Digication, Providence, RI and Palo Alto, CA, founded 2002. Is in partnership with Google Apps. Individual accounts; institution keeps assessment data; individual keeps ePortfolio functionality. Through Google Apps: free digital accounts with Digication (no assessment management functions with these accounts). “Three or four clicks and Digication is enabled.” Almost daily updates. Smart phone app: IOS and Android. Contact jyan@digication.com.

Learning Objects, producers of Campus Pack, in Washington, DC, with employees around the world, founded in 2003.

TaskStream, New York City, organized 1998, founded 2000, markets internationally, versions available in a variety of languages. Offers separate platforms, AMS (Accountability Management System) and LAT (Learning Achievement Tools); each is multi-component.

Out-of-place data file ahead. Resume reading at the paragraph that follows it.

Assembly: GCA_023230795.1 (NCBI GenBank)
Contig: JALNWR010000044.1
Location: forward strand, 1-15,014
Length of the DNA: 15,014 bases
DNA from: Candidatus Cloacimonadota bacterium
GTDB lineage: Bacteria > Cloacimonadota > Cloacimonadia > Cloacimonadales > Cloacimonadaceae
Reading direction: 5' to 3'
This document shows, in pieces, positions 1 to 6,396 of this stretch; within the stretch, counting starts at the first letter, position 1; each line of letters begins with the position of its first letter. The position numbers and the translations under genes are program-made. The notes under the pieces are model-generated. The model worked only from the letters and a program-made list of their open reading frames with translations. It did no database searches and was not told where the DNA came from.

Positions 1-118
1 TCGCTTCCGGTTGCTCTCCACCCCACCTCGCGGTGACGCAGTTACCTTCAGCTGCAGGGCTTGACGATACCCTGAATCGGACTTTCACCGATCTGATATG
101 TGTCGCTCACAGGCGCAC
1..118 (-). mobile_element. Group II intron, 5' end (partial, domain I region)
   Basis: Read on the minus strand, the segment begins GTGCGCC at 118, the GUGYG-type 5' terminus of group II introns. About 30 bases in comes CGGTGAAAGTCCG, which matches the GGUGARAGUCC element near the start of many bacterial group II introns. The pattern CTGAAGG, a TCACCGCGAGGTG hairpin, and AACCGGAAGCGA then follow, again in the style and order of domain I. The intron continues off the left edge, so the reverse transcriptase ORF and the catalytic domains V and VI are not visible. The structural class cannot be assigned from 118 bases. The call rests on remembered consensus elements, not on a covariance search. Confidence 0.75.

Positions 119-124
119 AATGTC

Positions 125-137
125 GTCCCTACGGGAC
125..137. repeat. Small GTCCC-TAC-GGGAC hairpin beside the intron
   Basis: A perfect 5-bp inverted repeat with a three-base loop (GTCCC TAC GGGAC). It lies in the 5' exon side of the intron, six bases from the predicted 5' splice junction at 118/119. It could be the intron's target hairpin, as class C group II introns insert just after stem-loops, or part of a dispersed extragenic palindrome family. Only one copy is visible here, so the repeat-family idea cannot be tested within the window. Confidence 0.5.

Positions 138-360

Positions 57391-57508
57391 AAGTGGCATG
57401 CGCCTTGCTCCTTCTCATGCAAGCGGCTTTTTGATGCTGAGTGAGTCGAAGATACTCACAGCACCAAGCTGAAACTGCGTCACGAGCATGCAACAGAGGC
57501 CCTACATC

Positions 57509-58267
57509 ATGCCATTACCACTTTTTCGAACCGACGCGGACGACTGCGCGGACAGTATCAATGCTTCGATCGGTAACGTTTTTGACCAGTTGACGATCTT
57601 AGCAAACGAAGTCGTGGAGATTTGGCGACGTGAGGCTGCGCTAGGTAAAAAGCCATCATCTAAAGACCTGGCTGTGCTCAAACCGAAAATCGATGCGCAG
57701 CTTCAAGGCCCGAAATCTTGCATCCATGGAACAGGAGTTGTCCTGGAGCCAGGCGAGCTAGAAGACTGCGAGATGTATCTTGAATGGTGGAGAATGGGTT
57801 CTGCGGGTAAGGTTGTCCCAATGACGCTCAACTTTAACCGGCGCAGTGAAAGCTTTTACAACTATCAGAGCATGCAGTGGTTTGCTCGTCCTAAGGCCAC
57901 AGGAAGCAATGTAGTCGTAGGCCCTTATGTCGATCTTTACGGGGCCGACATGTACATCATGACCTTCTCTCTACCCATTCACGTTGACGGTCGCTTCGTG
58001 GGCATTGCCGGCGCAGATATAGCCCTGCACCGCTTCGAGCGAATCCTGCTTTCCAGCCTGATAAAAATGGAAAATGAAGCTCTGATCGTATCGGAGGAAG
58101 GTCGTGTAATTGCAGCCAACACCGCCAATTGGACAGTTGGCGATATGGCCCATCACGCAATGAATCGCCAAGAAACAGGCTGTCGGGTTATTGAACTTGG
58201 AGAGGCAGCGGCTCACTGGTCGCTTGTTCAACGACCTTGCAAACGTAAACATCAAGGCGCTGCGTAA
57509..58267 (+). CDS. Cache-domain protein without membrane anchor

Longsight, based in Ohio with offices in NY, IN, OH, WI, and CA, founded in 1978, a service provider for open source solutions. Supports both the Open Source Portfolio (OSP) and Sakai, within which OSP is embedded.

Chalk & Wire, Ridgeway, Ontario, Canada;

NobleHour, produced by TreeTop Software, in Lakeland, FL, founded in 2011

Sherston, Tag Developments, the assessment division of Sherston Software, Ltd., providers of Red Pen Tool: http://www.maps-ict.com/redpentool.mov, of LiveAssess: http://www.maps-ict.com/liveassess.mov, and of MAPS 3: http://www.maps-ict.com/maps3.mov.

PebblePad from PebbleLearning, in Telford, UK, with office in Australia, founded in 2003. Most popular ePortfolio in the U.K. and Australia,